Rutgers New Jersey Agricultural Experiment Station (NJAES) off-campus research centers are sometimes located in remote parts of the state, providing limited opportunity for others to know the scope of their work. In the Get to Know Rutgers NJAES Series, we’ll take a look at these centers and find out just what they do. Serpil Guran, director of the Rutgers EcoComplex, provides us with an up-close look at what goes on at the EcoComplex Alternative Energy Innovation Center in Bordentown, NJ.
Q. What types of research are conducted at your facility?
Initially, the Ecocomplex was established to perform applied research and demonstration on technologies and practices in the fields of solid waste management, environmental and controlled environment agriculture. In addition to these activities, the EcoComplex also serves as an “Alternative Energy Innovation Center” to promote clean, low carbon alternative fuels, clean power and energy efficiency. The EcoComplex also provides testing and verification of these emerging alternative energy and energy efficiency technologies.
Q. Who are the support faculty and staff that participate in research projects at the EcoComplex?
The EcoComplex support staff members are Serpil Guran, director; Kevin Lyons, associate director; Dave Specca, assistant director; Pat Evans, program support; Laurie Magee-Raider, program coordinator; Russ Wright, greenhouse manager; and Jon Lee, facilities maintenance. Associate VP for Economic Development Margaret Brennan-Tonetta provides administrative oversight of the EcoComplex and participates in research collaborations.
Faculty members that we collaborate with include Mark Robson, Kevin Lyons, Gal Hochman, Paul Gottlieb, Zane Helsel, Monica Mazurek, Dunbar Birnie, Mike Muller, Paul Falkowski, Debashish Bhattacharya, Eric Lam, Chris Obropta, A.J. Both, Donna Fennell, Uta Krogmann, Pete Strom, Rob Miskewitz, John Reinfelder, and staff members Val Krumins, Suleyman Kemal Betin and Tom Manning.
The EcoComplex received funding from the American Reinvestment and Recovery Act and NJ Board of Public Utilities to purchase two Chevy Volt electric vehicles (EV) and EV chargers. One of the cars is in use at the EcoComplex and the other is being used in a Solar-to-Vehicle demonstration project that tests EV daytime workplace charging via the solar canopy parking structure on Rutgers Livingston campus.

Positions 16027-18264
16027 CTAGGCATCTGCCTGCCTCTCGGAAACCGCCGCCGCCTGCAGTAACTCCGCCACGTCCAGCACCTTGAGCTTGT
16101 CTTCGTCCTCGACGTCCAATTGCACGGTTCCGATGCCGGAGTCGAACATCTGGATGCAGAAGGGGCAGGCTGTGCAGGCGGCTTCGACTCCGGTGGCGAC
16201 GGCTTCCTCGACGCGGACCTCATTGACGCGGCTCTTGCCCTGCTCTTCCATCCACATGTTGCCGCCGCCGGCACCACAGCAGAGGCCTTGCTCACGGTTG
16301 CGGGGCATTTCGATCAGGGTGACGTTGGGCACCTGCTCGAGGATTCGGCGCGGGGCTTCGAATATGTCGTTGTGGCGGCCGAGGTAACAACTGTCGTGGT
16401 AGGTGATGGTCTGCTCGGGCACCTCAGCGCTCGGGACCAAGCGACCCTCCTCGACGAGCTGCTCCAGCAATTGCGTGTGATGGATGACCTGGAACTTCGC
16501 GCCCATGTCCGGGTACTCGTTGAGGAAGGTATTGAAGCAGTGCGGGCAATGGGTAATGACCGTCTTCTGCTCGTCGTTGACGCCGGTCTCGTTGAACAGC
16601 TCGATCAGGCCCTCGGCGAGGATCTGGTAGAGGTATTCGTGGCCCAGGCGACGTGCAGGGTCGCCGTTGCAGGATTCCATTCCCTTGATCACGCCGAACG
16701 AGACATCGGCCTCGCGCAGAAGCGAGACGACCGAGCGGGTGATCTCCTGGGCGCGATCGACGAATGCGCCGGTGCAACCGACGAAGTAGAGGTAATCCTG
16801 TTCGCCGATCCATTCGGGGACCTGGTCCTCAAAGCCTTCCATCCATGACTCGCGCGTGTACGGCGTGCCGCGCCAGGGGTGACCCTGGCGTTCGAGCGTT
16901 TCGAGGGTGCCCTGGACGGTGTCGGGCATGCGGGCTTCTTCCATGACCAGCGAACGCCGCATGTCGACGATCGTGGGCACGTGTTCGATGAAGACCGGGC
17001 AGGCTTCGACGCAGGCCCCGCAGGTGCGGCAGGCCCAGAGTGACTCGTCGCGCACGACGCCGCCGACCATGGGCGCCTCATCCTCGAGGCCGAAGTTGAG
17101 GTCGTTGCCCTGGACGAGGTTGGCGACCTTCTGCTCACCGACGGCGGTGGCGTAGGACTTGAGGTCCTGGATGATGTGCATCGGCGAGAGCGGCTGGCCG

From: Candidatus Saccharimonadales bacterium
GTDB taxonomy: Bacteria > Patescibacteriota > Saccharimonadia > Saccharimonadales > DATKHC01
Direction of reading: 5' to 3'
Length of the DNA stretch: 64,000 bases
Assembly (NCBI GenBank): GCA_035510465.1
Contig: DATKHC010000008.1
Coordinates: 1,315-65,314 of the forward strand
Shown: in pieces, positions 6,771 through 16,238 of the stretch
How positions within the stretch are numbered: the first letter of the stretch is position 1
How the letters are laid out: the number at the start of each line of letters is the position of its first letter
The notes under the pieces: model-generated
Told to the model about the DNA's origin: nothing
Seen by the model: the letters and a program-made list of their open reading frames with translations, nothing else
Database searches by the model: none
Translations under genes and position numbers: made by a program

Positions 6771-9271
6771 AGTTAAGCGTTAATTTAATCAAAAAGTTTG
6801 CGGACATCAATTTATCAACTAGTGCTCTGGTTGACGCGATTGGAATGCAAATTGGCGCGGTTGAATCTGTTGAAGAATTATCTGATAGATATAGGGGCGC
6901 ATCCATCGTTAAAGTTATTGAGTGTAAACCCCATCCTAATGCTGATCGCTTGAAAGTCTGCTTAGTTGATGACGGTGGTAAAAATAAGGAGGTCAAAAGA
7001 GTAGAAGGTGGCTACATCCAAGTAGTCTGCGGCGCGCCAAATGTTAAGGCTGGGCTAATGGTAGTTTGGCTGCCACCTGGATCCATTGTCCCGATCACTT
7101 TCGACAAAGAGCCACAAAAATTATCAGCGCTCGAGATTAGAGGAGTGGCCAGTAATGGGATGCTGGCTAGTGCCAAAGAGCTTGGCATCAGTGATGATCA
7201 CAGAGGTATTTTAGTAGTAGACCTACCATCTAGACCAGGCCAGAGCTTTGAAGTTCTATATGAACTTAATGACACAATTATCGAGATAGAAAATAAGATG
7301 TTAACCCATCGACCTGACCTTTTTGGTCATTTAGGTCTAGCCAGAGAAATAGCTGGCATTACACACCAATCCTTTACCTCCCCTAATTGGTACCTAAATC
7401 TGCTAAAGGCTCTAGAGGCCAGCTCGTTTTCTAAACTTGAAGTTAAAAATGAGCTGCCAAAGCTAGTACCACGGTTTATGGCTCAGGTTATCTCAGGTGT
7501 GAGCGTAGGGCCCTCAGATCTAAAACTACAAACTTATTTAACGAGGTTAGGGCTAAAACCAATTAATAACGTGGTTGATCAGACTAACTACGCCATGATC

Q. In addition to research, what other activities are conducted at the facility?
The EcoComplex also serves as an education and outreach center. We offer numerous workshops, tours, classes and internships, and support business development through our business incubator facility. The EcoComplex also houses the New Jersey Clean Energy Innovation Council, which has members from other higher education institutions, government agencies and non-profit entities to promote alternative/clean energy development in New Jersey.
Q. What are the highlights of some of the most meaningful or interesting research that has been conducted in the history of this facility?
The EcoComplex generates renewable heat and power from landfill gas for its greenhouse and the main building. Currently, we are working on a project to improve the existing landfill gas clean-up unit of the microturbine to make power generation cleaner and cheaper. Rutgers-based research projects have been demonstrated at the EcoComplex including year-round tomato production, aquaponics, and anaerobic digestion. Working with companies incubated at our facility, we have assisted with developing technologies to convert landfill gas to transportation fuel and coal to liquid fuel, biodiesel technologies, vermicomposting, hydroponic herb production, in situ-soil remediation, and arsenic removal from drinking water, as examples. The EcoComplex has been able to obtain ARRA (American Reinvestment and Recovery Act) funds to purchase two electric vehicles (EV) and EV chargers.
Q. What is unique about this research station compared to other experiment station research facilities?
The EcoComplex’s emphasis on research and demonstration of alternative energy and environmental technologies makes it unique. Environmental sustainability and economic feasibility are core factors that we incorporate into all our projects. Another unique thing about the EcoComplex is that the center’s operations do not depend on funding from the experiment station. The sources of funding include conference facility revenue, incubator rentals, and grant funding.
Q. How does the research here benefit the people of New Jersey?
The environment in New Jersey is stressed because of high population density, past industrial pollution, aging infrastructure and a warming planet. In addition, the state needs clean/alternative energy options to support growth in its economy and create jobs. The EcoComplex is working on ways to reduce the stresses on the state’s environment as well as working on the development of alternative energy technologies that utilize waste as a resource to create economic growth, create new jobs and make the state more resilient.
Q. What is the greatest accomplishment that has come from the station?
The EcoComplex has achieved the vision of its creators by becoming a regional hub for environmental and alternative energy activity that pools together academia, government and the private industry, all working towards a common goal of promoting and supporting technology led economic development.